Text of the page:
For anyone interested in folk song and its collection in England, Watchet means shanties. It was the home of the remarkable singer John Short (1839-1933). Between April and September 1914 Short sang 57 songs, most of them shanties, to Cecil Sharp. He was the main contributor to Sharp's English Folk-Chanteys, providing 43 of its 60 songs.
Short had started work in the local coastal trade at the age of 14, but in 1857 moved onto deep-sea vessels. For the next 50 years he worked at sea, eventually moving back into the coastal trade. His time on the Union ship the Levant, running the Civil War blockade under a British flag of convenience, earned him the enduring nickname 'Yankee Jack'. When he finally came ashore, to look after his ailing wife, he worked in Watchet harbour.
He heard his first shanty, Cheerily Man, on his first deepwater trip. Thereafter he made a point of trying to pick up a new shanty on every new vessel, which may explain some of the range of his repertoire. This is also worth noting when we think about traditional singers' active pursuit and preservation of songs. Short was a fine melismatic singer, as the notation of a complex piece like Carry Him to the Burying Ground reveals. In his later years Short served as Watchet's town crier. The town still has a crier, but I doubt that he could share John Short's boast that his voice could be heard for 2 miles with the right wind.
What is striking in Watchet is how far Short's fame within the folk revivals has intersected with his local celebrity. There is a statue of him in the centre of the Esplanade overlooking the harbour. (I do not particularly like Alan Herriot's statue, although I prefer it to his other local statue of the Ancient Mariner). Short's former residence is marked with a slate plaque.
Some of this may reflect the interest of folk song collectors (Sharp's picture can also be found on local information boards), but that is not quite the whole story. The town's good Boat Museum has a range of Bridgwater 'flatners', local boats built for inland work along the coast. These are now making a comeback as leisure vessels, and the museum has a nice recent example named after Short. The impression is of a celebrated local figure who has also become known to the outside world through his very specific talents. These reflect on and augment his local standing.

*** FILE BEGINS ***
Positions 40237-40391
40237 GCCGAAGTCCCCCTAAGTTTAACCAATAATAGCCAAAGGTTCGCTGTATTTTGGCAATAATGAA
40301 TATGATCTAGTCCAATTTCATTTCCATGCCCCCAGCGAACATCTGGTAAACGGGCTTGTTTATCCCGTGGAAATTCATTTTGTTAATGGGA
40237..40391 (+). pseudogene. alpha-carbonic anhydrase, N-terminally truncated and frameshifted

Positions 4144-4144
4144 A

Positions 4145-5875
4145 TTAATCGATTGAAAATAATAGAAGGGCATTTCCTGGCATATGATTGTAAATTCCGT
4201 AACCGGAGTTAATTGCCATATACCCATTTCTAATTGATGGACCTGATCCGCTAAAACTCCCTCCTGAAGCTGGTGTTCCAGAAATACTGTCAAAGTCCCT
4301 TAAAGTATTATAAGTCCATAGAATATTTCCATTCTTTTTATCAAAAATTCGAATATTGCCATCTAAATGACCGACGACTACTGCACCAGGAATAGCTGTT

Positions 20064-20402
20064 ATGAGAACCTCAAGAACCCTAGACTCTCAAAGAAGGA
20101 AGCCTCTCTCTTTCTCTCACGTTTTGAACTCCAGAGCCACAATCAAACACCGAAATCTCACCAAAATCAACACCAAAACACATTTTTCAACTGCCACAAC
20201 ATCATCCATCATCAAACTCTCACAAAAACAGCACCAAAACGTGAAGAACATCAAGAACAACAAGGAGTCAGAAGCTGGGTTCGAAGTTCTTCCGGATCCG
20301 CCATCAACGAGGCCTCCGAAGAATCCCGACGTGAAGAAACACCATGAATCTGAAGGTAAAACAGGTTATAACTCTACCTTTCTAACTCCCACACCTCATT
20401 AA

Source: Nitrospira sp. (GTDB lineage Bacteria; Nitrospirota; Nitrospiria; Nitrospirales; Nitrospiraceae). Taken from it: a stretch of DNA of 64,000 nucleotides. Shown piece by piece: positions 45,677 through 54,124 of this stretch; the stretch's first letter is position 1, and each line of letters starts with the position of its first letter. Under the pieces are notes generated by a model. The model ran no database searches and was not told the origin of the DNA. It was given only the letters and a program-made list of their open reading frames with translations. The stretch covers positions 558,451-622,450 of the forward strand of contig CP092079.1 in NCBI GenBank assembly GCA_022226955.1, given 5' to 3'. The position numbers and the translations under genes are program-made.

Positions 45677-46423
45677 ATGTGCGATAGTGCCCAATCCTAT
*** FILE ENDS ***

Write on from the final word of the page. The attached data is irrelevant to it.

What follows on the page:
That is both charming and appropriate. In Watchet we get a real sense of a singer as a person, and of his repertoire as reflecting that person's enthusiasm and activity. There has been a healthy push towards such an approach when thinking about folk song (1), but Watchet's relationship with John Short gave me the fullest sense of how this might work.
It was appropriate, then, that in the Watchet Town Museum I picked up the first volume in a projected 3-CD set of all John Short's songs. Short Sharp Shanties Vol. 1 was put together under the auspices of Tom and Barbara Brown. They have brought together an eclectic group of lead singers, each of whom was given free rein with the arrangement of their songs.
The result is a diverse collection that highlights the move from shanties as historical worksongs to their current presentation as social and performance pieces. One of my big dislikes of shanty sessions is their lack of variety. That is not the case here. There are some more 'traditional' representations of shanties as worksongs, but Short's musicality is given full credit both in straightforward hauling shanties like Shallow Brown (and I warm more and more to Jim Mageean's singing) and in Carry Him to the Burying Ground. Sam Lee's singing of the latter is assured and complex, but I do not find his reading of songs yet as compelling or convincing as, say, Jackie Oates's fine take on Fire! Fire! here. Jeff Warner's banjo points to the breadth of Short's musical adventuring. I'm a big fan of Jeff Warner, and particularly enjoyed his warm and delicate Won't You Go My Way? (He touches on John Short's repertoire on his new solo album, too). At its best, this CD points to the same tendency seen in Watchet: these songs are part of a man's life, and are part of how he lived that life. In celebrating the songs, we have to celebrate the singer.
* * * * *1: See, for example, the article on Short in Still Growing: English Traditional Songs and Singers from the Cecil Sharp Collection, ed. Steve Roud, Eddie Upton and Malcolm Taylor (London: English Folk Dance and Song Society, 2003), pp. 79-80.